Sony Corporation announced the upcoming release of GNSS receiver large-scale integrations (LSIs) for use in IoT and wearable devices. The new receiver LSIs offer low power consumption for dual-band positioning operation at 9 mW.
Increasing use of IoT and wearable devices that utilize location information has produced growing demand for GNSS receiver LSIs. Precise positioning and reliable communications must be ensured to maintain proper operation of IoT and wearable devices, which are being used even in difficult communication environments and unstable conditions, such as multipath propagation situations caused by reflection off the ground or nearby buildings or the effects of the swinging of the arms when attached to a person’s wrist. Additionally, device size constraints necessitate a compact battery, whereas satellite signal reception and positioning when using GNSS functionality typically consumes a lot of power, resulting in poor battery life.
The new LSIs support L5 band reception as well as L1. L5 is currently being expanded across GNSS constellations, making them capable of dual-band positioning. Sony’s algorithms enable stable, high-precision positioning even under the difficult conditions unique to wearable devices. Also, the use of Sony’s high-frequency analog circuit technology and digital processing technology delivers low power consumption during continuous positioning for dual-band reception operation, at 9 mW.
The new LSIs will drive greater opportunities to develop new products and services such as smartwatches and other wearable devices that cannot use external power supplies, as well as IoT devices used for applications such as trackers. They also show promise in a wide variety of applications which require precise positioning and stable communications, such as automotive services.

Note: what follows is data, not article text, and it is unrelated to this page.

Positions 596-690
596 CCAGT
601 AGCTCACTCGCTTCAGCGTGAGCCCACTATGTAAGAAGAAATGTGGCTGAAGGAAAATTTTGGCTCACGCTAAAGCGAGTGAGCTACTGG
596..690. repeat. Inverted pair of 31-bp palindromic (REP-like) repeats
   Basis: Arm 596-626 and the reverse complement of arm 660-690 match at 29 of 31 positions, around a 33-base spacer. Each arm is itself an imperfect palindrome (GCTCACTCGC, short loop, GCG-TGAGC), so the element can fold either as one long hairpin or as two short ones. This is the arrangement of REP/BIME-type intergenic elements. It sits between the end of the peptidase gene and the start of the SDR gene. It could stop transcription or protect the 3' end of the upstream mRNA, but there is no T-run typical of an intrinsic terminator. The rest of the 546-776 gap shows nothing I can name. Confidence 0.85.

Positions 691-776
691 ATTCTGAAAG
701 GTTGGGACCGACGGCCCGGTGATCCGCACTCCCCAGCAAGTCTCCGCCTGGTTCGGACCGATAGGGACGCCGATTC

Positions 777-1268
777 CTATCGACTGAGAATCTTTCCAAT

Compared with the L1 band, the new signal method used in the L5 band employs signal units that are 10 times narrower to measure the range between the GNSS satellite and receiver, improving positioning precision and amplifying the transmission power from the satellite, resulting in high-precision, high-sensitivity positioning.
Quick, accurate GNSS signal reception via Sony’s algorithms enables positioning that is more stable even in changing reception environments, such as obstructing from buildings when on the move and acceleration of wearables due to swinging of the arms. This also leads to quick positioning time even from cold starts, which require more time. Additionally, Sony’s digital signal processing technology enables countermeasures against the performance degradation caused by radio interference from aircraft communications as well as spoofing attacks and other issues, thereby improving resistance to interference, according to the company.
Low power consumption and high sensitivity are delivered by Sony’s analog circuit technology, which enables low-voltage operation, as well as digital circuits and software algorithms that enable software processing via low clock frequencies.